Officials: Air Force cuts in Europe might be delayed
By JON HARPER | STARS AND STRIPES Published: September 17, 2014
WASHINGTON — Planned cuts to the U.S. military presence in Europe may be postponed because of concerns about Russian aggression, according to top defense officials.
The commander of U.S. Forces in Europe, Gen. Philip Breedlove, told reporters Tuesday at the Pentagon that plans to scale down the Air Force presence in Europe were made before Russian moves against Ukraine. He said he had talked to Pentagon leaders about the issue and “I see this building now moving towards a review of those decisions.”
Defense Department leaders have been pulling troops out of Europe in recent years in the face of fiscal pressures and force requirements in other parts of the world.
In March, the Air Force announced it intended to retire 21 F-15C fighter jets based overseas in fiscal 2015 due to budget constraints. There are 21 F-15Cs assigned RAF Lakenheath, England, and the cuts were expected to come from there.
But on Tuesday, Secretary of the Air Force Deborah Lee James said she hopes to keep the aircraft in the region, at least for a while, in light of the new security environment.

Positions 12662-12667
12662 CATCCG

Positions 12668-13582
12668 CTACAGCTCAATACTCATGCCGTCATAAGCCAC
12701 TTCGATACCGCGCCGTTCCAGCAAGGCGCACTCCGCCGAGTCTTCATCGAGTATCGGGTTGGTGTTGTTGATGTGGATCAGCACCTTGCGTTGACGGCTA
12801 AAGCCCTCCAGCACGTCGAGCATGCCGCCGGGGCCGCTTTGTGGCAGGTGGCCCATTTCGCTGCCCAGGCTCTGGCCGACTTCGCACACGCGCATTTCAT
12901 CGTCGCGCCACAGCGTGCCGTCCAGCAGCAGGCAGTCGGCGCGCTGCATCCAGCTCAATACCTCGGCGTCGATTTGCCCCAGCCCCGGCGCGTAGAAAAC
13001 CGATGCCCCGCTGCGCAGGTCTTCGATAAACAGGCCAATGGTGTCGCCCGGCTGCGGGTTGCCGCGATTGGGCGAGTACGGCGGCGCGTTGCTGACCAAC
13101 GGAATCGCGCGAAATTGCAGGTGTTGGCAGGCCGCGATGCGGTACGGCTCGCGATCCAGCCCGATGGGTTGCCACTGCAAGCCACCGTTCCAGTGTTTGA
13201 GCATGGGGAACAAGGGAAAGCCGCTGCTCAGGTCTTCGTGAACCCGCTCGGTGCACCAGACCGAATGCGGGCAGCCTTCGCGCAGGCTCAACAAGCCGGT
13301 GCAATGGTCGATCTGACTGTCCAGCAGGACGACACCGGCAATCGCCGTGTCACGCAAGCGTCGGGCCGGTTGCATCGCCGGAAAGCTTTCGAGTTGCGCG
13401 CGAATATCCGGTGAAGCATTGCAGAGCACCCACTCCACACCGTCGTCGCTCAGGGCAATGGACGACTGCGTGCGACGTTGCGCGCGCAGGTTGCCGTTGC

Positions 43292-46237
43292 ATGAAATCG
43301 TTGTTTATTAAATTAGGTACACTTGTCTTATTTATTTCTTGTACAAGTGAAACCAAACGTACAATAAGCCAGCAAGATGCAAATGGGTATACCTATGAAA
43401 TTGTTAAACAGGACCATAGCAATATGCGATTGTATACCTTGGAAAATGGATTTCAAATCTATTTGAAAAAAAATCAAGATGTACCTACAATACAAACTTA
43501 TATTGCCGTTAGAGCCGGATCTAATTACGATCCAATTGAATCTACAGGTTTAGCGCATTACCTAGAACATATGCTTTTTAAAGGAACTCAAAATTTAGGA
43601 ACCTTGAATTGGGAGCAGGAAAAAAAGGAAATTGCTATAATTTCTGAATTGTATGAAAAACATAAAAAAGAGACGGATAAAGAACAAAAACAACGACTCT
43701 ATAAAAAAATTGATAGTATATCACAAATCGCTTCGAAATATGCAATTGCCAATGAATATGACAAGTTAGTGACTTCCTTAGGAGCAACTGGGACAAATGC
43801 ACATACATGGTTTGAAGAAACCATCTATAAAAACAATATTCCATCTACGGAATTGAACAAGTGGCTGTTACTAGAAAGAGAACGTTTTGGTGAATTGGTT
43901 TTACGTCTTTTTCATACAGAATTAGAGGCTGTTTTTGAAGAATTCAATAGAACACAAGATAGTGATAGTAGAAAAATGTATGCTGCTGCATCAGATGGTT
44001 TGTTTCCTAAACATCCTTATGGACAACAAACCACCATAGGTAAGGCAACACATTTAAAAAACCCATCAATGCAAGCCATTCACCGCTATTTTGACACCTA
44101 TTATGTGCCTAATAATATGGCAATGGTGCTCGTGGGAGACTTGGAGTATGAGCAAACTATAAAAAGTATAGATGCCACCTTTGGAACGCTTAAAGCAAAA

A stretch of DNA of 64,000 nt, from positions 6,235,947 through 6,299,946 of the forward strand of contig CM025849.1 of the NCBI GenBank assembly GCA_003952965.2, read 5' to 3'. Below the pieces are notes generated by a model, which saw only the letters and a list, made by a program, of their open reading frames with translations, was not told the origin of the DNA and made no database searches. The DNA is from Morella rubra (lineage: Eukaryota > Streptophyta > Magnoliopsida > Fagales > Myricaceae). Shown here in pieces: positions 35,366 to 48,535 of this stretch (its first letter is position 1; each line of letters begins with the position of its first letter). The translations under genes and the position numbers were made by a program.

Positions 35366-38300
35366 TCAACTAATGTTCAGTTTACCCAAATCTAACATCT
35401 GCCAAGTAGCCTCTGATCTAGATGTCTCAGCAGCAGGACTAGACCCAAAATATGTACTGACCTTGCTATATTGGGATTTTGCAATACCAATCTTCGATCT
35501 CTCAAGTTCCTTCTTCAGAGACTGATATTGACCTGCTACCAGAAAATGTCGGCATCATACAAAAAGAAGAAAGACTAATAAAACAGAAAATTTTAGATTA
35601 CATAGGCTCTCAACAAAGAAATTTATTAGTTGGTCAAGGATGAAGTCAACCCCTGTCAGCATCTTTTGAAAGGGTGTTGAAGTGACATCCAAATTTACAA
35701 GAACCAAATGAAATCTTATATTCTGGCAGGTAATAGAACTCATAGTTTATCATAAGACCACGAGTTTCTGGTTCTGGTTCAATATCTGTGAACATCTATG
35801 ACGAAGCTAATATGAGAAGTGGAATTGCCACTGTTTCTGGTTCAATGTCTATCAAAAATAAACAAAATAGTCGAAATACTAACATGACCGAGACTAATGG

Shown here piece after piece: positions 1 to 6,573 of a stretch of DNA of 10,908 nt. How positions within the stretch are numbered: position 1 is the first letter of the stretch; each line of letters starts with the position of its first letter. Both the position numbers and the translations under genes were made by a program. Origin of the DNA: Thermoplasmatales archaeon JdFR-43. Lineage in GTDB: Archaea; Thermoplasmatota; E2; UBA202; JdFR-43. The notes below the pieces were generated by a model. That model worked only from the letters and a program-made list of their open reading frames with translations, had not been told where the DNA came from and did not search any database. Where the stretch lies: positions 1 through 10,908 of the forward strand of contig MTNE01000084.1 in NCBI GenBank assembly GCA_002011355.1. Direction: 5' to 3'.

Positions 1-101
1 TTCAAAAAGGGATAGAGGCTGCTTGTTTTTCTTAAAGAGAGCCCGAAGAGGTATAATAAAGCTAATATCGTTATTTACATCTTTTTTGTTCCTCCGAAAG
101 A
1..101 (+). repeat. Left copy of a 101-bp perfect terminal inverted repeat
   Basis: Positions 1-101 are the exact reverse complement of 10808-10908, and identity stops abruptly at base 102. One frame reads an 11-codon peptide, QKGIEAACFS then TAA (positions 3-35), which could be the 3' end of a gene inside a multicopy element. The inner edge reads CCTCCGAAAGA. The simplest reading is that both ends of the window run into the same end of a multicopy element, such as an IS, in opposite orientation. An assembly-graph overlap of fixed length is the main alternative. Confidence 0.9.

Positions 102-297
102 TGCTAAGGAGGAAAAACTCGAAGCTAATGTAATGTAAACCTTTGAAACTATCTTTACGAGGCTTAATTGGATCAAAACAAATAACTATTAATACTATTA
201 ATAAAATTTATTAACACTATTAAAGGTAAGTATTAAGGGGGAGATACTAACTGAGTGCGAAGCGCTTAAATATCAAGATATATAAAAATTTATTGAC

President Barack Obama requested $1 billion from Congress for a European Reassurance Initiative to calm America’s Eastern European allies who fear a resurgent Russia, and the Air Force knows how it wants to spend some of it.
“We would propose monies in order to keep those F-15s … in Europe for an additional year,” James told reporters on the sidelines of an Air Force Association conference in National Harbor, Md.
But she suggested that the aircraft could remain there longer.
“This is another year coming and another [budget] proposal which could be made. So … we could see where we are a year from now,” she told reporters.
Moscow annexed the Crimea region of Ukraine earlier this year, and has been supporting pro-Russian separatists in eastern Ukraine with troops, weapons and other forms of assistance.
Breedlove said there are four Russian battalion task groups inside Ukraine, despite a declared cease-fire between the Ukrainian military and the rebels. The EUCOM chief described the cease-fire as “tenuous.”
The Russians have been removing forces to the east of the Ukrainian border back into Russia, he said, “but make no mistake — those forces are close enough to be quickly brought back to bear if required.”
When asked if he would like to see more forces sent to Europe on a permanent basis, Breedlove dismissed the idea.
“I’m a realist. We are in an age where our budgets are going down, not up. I do not expect and would not spend a lot of energy asking for force structure to move back to Europe.”
Breedlove hopes that temporary troop rotations on the Continent can enable EUCOM to meet the growing demand for U.S. forces.
In recent months, the U.S. has deployed air and ground assets to Poland and the Baltic states for bilateral and multilateral training exercises. More troop rotations are scheduled this fall.